Many of us struggle with perfectionism. It can be a good thing but also not, depending on the context.
When I sit down at home and play the guitar, it’s usually with no one around - no audience, critics, or applause. I’m contented with that because ultimately it’s for my own enjoyment. If it sounds good, I’m happy. If not, I work on it. Playing perfectly, while always a musician’s goal, is an ideal, and has to be seen realistically. What stage are we at? Do we have time to get to “perfection”? Do we have the commitment? Is what we’ve chosen to play within the parameters of our level of skill? Do we need to adjust our expectations? What does “perfection” really look like? The goal may be somewhere in between the first time you picked up the instrument, and a maestro’s performance, but the benchmark will be different for all, and different at different times. It’s about being realistic. In the back of my mind (with music) is the idea that one day I might get a particular piece up to a shareable standard, but if I can’t for some legitimate reason then I’m not worried. I enjoyed learning it and enjoyed playing it anyway.
There’s an old West African pidgin saying that goes ‘Troki wan fait bot i sabi sei i han shot!’, i.e., the turtle wants to fight but he knows his arms are short – meaning, of course, know your limitations.
That’s not to say, however, that we can’t develop – and improve. In fact, the saying itself has limitations – because with God arms can grow!
But is perfectionism something to be aimed for?
I think the answer depends on why we need that perfect result.
No musician enjoys making mistakes and we try to avoid them, but often the perfectionist in us comes out. For example, I used to get a bit down after a concert due to my awareness of a few mistakes I’d made. Then I would talk with my wife or someone I knew well in the audience who would tell me (usually not just being kind about it either) that they couldn’t hear any errors, i.e., they genuinely couldn’t because the mistakes were so minor as to be virtually unnoticeable to the audience. But they were to me, and I would mull over them unnecessarily. I was over-concerned with being perfect! Other times, with a bit of thought or better practice methods, errors which were noticeable could have been avoided. And, of course, there are some people who actively listen for mistakes! But naturally, getting a convincing end product at some point is the normal goal; if you believe in what you do. There are occasions to let go of it too. I would not be posting any blogs at all if I was to be negatively perfectionist!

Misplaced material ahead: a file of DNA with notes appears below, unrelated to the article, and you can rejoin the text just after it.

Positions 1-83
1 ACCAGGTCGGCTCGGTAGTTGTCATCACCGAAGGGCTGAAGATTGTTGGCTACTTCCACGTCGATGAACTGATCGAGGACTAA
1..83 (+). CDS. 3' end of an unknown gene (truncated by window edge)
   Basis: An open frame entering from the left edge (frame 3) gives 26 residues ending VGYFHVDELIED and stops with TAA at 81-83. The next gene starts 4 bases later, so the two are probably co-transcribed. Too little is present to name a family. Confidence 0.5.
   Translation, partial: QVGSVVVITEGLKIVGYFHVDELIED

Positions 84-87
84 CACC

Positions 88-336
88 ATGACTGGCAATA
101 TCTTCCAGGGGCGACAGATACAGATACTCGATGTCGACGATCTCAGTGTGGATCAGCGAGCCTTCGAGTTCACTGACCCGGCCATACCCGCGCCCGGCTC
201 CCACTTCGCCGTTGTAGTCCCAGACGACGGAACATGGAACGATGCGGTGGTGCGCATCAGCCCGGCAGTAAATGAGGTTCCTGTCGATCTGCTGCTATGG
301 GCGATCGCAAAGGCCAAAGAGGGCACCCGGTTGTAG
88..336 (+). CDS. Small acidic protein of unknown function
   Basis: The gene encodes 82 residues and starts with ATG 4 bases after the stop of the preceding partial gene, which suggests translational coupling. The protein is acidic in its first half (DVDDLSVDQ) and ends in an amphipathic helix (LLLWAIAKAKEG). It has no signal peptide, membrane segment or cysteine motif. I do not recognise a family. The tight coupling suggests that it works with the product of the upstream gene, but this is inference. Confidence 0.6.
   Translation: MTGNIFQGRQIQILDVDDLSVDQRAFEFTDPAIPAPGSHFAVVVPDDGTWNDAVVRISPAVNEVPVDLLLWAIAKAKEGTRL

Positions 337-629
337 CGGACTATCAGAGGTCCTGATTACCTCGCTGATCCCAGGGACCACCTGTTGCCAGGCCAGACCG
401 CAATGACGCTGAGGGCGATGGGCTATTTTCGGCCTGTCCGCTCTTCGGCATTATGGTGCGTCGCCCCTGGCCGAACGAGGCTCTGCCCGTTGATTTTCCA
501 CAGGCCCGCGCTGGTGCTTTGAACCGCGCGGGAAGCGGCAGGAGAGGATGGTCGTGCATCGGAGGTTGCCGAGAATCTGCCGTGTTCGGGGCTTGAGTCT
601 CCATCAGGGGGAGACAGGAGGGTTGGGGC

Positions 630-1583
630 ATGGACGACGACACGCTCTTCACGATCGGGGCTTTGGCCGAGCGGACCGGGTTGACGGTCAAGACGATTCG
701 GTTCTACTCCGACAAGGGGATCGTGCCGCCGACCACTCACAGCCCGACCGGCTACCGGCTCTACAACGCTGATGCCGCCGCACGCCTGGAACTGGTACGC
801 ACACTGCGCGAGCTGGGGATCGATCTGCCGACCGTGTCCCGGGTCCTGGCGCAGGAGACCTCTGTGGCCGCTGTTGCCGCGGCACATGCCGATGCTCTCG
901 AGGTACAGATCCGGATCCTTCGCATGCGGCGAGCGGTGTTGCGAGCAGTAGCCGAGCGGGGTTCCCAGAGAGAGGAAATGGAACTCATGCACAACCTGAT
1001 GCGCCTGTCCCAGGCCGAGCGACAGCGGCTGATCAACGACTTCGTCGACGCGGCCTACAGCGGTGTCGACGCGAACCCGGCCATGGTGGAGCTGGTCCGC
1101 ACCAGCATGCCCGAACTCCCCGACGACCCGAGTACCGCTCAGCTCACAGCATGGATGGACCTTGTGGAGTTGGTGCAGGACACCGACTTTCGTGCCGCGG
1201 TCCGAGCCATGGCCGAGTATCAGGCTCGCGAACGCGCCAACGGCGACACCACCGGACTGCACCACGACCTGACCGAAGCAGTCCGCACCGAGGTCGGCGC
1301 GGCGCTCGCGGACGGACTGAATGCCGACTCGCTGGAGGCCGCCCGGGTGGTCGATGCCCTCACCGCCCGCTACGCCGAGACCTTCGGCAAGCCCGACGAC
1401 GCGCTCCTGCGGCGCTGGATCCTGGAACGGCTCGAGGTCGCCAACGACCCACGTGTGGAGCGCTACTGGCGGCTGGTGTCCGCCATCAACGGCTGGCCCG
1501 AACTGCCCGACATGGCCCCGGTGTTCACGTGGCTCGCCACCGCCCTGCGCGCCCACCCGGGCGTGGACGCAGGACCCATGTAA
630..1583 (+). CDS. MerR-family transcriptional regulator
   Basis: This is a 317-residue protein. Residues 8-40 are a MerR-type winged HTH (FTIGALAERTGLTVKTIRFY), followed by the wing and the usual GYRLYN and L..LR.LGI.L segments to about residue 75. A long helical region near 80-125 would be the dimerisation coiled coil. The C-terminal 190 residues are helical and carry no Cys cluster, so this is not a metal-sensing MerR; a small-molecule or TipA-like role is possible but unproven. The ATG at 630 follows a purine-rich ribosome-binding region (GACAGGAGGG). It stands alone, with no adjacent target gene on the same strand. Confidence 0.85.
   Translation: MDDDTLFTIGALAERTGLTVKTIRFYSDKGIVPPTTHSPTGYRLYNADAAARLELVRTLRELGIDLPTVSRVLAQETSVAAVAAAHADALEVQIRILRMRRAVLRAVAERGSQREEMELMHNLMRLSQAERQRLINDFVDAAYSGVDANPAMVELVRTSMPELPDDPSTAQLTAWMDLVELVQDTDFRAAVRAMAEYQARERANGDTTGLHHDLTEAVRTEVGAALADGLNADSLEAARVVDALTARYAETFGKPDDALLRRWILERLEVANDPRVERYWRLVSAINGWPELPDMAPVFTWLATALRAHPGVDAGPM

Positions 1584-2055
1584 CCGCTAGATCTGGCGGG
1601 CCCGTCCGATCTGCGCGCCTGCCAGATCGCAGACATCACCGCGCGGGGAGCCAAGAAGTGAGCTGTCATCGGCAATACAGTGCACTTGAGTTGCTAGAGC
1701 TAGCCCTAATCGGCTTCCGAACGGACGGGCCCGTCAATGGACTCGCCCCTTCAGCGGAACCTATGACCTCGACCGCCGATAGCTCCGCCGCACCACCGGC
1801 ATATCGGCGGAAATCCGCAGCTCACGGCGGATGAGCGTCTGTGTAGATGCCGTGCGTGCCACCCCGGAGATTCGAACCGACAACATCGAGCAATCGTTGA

When it comes to the high standards of Scripture though, where does perfectionism fit in there?
When postulating on an attitude or action, as done in writing or preaching, then making an effort to at least try to live it yourself comes into play. It’s not just theory any more. And it has to come from the heart, just as music played out of obligation or duty doesn’t normally end up having quite the same ring to it as something coming from the heart. So, while some of God’s standards aren’t so hard to keep as a general way of life, like getting regular fellowship for example, we still fall short occasionally in other areas. Hence, the need for daily prayer and guidance by God’s Spirit. We may not feel we’re getting to perfection, yet we know that God’s overall plan is perfect and He can deal with the dross in our lives that sometimes hinders.